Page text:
Artificial Natures: Creating Nature-Like Aesthetic Experiences through Immersive Artificial Life Worlds
- Degree Grantor:
- University of California, Santa Barbara. Media Arts and Technology
- Degree Supervisor:
- JoAnn Kuchera-Morin
- Place of Publication:
- [Santa Barbara, Calif.]
- University of California, Santa Barbara
- Creation Date:
- Issued Date:
- Multimedia Communications and Fine Arts
- Generative Art,
Artificial Life Art,
- Dissertations, Academic and Online resources
- Ph.D.--University of California, Santa Barbara, 2012
In the last two decades, the field of Artificial-Life Art (A-Life Art) has addressed new approaches to creating art based on the synthesis of life-like phenomena. At the same time, there has been increasing interest and experimentation in creating immersive environments as virtual worlds or "worldmaking".
As a combination of both, this dissertation proposes the name "artificial natures" to describe a novel form of installation art: computational artworks of complex systems creating worlds with their own physics and biology, within immersive, interactive environments. It constructs nature-like aesthetic experiences using the mechanisms and evolutionary processes of life in order to express generative creativity and emergent beauty.
The motivation is to construct an aesthetic unity in which art, science, play, and life integrate into a single fulfilled experience akin to childhood memories of playing in nature; ludic investigation considered as an infinite game. As a contemporary art practice, it is not based on a refutation of past art practice but on free production and expression of our current and future times. Choosing an holistic approach, this research is a reciprocal engagement of concept, theory, and art practice based on a trans-disciplinary implementation, seeking a reconciliation between subjective beauty (artificial) and objective truth (nature).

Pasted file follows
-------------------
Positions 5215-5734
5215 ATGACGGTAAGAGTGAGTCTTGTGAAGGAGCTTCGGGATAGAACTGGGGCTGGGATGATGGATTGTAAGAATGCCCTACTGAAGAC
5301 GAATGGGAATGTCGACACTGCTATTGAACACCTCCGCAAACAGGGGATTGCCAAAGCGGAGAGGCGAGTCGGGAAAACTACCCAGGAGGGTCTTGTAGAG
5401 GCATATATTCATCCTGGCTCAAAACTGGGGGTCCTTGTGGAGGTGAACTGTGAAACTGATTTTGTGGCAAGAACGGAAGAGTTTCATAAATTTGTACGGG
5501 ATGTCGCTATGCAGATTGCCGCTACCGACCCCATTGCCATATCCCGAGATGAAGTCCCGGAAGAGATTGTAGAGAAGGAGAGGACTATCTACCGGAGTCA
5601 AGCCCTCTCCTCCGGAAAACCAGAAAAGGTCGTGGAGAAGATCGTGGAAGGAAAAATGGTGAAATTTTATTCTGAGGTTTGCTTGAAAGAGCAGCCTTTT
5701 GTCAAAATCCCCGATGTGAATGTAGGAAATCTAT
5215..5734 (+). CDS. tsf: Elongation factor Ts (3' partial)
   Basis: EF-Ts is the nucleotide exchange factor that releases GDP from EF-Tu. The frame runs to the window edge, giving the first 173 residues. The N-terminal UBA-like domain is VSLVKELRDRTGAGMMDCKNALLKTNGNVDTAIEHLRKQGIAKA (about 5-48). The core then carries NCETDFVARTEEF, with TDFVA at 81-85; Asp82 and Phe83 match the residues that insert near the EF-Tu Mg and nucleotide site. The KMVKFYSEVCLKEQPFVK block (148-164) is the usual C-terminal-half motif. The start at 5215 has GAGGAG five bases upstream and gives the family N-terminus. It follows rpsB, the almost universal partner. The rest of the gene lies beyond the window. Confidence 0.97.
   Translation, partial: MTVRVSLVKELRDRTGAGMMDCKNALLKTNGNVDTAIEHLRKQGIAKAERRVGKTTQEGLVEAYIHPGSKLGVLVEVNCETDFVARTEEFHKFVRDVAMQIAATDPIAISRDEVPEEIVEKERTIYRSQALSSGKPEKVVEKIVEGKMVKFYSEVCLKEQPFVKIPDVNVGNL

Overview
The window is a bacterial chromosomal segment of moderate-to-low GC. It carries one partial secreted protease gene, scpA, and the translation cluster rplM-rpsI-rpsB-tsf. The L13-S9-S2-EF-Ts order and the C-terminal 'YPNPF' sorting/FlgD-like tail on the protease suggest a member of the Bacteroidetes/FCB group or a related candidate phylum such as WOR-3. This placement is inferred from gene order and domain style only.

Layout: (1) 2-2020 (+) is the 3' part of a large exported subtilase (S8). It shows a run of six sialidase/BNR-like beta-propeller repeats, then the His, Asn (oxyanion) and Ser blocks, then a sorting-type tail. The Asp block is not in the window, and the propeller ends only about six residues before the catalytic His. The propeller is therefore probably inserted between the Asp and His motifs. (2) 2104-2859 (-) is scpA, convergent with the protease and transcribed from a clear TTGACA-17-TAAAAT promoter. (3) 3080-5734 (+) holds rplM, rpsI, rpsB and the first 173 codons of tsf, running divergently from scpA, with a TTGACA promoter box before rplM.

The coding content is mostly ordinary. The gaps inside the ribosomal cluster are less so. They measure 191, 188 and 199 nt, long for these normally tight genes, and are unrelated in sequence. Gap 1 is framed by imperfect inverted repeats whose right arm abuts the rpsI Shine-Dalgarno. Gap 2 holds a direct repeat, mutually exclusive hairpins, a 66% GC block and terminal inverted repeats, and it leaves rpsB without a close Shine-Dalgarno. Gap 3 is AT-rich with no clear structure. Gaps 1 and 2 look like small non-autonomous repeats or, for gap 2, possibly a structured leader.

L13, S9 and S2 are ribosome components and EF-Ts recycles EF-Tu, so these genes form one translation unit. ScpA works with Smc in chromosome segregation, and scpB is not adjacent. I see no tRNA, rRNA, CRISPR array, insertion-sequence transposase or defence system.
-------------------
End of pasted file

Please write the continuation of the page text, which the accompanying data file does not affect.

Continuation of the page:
The thesis documents a theoretical approach to artificial natures as a general form of art, and the researching and production of a series of Artificial Nature artworks as a vehicle by which to critically and practically examine its requirements, key concepts, challenges, techniques, and opportunities.
- Physical Description:
- 1 online resource (208 pages)
- UCSB electronic theses and dissertations
- Catalog System Number:
- Haru (Hyunkyung) Ji, 2011
- In Copyright
- Copyright Holder:
- Haru (Hyunkyung) Ji
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